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Senate Hearing Considers Health Court Model To Help Reduce Medical Malpractice Insurance Costs

The Senate Health, Education, Labor and Pensions Committee on Thursday held a hearing on a bill (S 1337) sponsored by Sens. Mike Enzi (R-Wyo.) and Max Baucus (D-Mont.) that would test a number of proposals to reduce medical malpractice insurance costs, CQ HealthBeat reports (Reichard, CQ HealthBeat, 9/22). The legislation would authorize the HHS secretary to fund state demonstration projects to test three malpractice dispute resolution models: the early disclosure and compensation model, the administrative determination of compensation model and the special health court model (Kaiser Daily Health Policy Report, 7/1/05). According to CQ HealthBeat, the health court model "attracted much attention at the hearing," with witnesses "divided on their merits." Under the health court model, judges with health care expertise, with help from independent expert witnesses, would adjudicate malpractice claims. Duke University Health System, Johns Hopkins University Medical Institutions, Yale-New Haven Hospital and Yale Medical Group have agreed to participate in a demonstration project to test the health court model.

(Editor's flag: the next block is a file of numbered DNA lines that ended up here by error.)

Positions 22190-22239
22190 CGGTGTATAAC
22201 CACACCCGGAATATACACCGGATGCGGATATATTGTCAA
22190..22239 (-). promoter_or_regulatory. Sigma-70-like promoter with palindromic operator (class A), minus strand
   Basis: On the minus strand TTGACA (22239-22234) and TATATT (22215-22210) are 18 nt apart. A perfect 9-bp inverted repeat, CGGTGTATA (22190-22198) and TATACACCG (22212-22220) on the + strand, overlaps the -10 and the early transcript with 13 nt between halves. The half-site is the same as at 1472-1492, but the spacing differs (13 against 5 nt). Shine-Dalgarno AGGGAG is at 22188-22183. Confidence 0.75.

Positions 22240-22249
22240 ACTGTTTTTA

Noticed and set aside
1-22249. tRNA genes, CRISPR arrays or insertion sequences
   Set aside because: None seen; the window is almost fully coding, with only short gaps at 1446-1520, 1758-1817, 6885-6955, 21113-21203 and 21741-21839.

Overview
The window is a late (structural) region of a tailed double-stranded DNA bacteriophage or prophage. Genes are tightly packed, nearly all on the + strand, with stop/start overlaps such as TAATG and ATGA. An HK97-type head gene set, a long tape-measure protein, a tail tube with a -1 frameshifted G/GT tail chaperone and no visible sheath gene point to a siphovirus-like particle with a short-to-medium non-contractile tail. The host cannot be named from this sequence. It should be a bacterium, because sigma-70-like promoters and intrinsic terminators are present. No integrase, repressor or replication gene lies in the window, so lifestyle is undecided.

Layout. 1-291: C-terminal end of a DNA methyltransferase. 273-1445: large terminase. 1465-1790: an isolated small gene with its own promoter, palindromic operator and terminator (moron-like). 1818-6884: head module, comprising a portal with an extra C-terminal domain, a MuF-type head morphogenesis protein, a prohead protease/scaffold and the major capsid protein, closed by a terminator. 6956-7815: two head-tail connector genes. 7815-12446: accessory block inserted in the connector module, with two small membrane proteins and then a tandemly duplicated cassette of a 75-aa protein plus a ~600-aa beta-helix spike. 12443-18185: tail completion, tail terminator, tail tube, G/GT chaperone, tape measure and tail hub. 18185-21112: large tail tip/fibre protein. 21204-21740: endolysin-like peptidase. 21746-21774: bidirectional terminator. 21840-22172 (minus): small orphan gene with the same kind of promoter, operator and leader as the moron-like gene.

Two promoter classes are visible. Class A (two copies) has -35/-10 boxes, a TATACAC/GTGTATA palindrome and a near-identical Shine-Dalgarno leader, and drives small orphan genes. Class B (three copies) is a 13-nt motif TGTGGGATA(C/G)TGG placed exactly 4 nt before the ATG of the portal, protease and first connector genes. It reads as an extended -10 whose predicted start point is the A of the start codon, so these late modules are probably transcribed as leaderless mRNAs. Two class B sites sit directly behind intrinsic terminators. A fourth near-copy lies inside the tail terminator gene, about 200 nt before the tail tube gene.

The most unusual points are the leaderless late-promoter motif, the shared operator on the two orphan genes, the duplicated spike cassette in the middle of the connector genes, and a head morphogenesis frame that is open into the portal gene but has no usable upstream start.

Kenneth Kizer, former president of the National Quality Forum; Margaret O'Kane, president of the National Committee for Quality Assurance; and officials from the Progressive Policy Institute said that they support the health court model. The American Medical Association said that the health court model will require a number of tests but might reduce the number of meritless malpractice claims and reduce litigation costs. However, the Association of Trial Lawyers of America, the American Bar Association and some consumer advocacy groups raised concerns that the health court model would deny access to jury trials for injured patients. Sen. Edward Kennedy (D-Mass.) said that jury trials ensure that injured patients receive a fair hearing and that without the possibility of jury trials, patients would not receive settlements in many cases. He also said that injured patients must have a "genuine choice" between jury trials and other dispute resolution models. Sen. John Cornyn (R-Texas) said that he supports the health court model but that injured patients should retain the option of jury trials (CQHealthBeat, 9/22).

Reprinted with permission from http://www.kaisernetwork.org. You can view the entire Kaiser Daily Health Policy Report, search the archives, or sign up for email delivery at http://www.kaisernetwork.org/dailyreports/healthpolicy. The Kaiser Daily Health Policy Report is published for kaisernetwork.org, a free service of The Henry J. Kaiser Family Foundation . © 2005 Advisory Board Company and Kaiser Family Foundation. All rights reserved.